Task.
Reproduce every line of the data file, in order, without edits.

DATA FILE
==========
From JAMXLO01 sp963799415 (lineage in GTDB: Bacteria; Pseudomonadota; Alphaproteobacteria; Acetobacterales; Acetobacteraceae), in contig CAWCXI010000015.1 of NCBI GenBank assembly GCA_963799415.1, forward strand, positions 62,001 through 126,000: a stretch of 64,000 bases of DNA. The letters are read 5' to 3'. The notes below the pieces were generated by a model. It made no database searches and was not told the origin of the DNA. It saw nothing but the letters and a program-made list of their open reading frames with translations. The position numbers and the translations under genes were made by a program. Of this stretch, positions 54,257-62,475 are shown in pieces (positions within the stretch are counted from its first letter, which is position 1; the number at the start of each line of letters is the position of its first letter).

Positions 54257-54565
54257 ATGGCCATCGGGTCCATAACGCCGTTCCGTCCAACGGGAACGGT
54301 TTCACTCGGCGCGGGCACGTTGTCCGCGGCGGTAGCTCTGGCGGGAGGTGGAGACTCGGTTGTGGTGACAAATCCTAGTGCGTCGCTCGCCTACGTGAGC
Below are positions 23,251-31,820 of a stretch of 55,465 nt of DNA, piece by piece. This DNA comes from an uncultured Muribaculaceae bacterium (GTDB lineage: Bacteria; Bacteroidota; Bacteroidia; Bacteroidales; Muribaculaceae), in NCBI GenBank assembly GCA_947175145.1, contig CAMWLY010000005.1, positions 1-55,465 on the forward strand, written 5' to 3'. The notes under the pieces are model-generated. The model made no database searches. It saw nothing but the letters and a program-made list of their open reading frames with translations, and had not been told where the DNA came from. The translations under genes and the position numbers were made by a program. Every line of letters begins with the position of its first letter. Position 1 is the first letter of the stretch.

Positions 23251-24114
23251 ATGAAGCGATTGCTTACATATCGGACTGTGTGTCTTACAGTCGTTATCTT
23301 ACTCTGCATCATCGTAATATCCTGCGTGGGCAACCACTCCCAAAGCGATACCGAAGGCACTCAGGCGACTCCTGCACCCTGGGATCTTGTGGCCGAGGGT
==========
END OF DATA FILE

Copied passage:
From JAMXLO01 sp963799415 (lineage in GTDB: Bacteria; Pseudomonadota; Alphaproteobacteria; Acetobacterales; Acetobacteraceae), in contig CAWCXI010000015.1 of NCBI GenBank assembly GCA_963799415.1, forward strand, positions 62,001 through 126,000: a stretch of 64,000 bases of DNA. The letters are read 5' to 3'. The notes below the pieces were generated by a model. It made no database searches and was not told the origin of the DNA. It saw nothing but the letters and a program-made list of their open reading frames with translations. The position numbers and the translations under genes were made by a program. Of this stretch, positions 54,257-62,475 are shown in pieces (positions within the stretch are counted from its first letter, which is position 1; the number at the start of each line of letters is the position of its first letter).

Positions 54257-54565
54257 ATGGCCATCGGGTCCATAACGCCGTTCCGTCCAACGGGAACGGT
54301 TTCACTCGGCGCGGGCACGTTGTCCGCGGCGGTAGCTCTGGCGGGAGGTGGAGACTCGGTTGTGGTGACAAATCCTAGTGCGTCGCTCGCCTACGTGAGC
Below are positions 23,251-31,820 of a stretch of 55,465 nt of DNA, piece by piece. This DNA comes from an uncultured Muribaculaceae bacterium (GTDB lineage: Bacteria; Bacteroidota; Bacteroidia; Bacteroidales; Muribaculaceae), in NCBI GenBank assembly GCA_947175145.1, contig CAMWLY010000005.1, positions 1-55,465 on the forward strand, written 5' to 3'. The notes under the pieces are model-generated. The model made no database searches. It saw nothing but the letters and a program-made list of their open reading frames with translations, and had not been told where the DNA came from. The translations under genes and the position numbers were made by a program. Every line of letters begins with the position of its first letter. Position 1 is the first letter of the stretch.

Positions 23251-24114
23251 ATGAAGCGATTGCTTACATATCGGACTGTGTGTCTTACAGTCGTTATCTT
23301 ACTCTGCATCATCGTAATATCCTGCGTGGGCAACCACTCCCAAAGCGATACCGAAGGCACTCAGGCGACTCCTGCACCCTGGGATCTTGTGGCCGAGGGT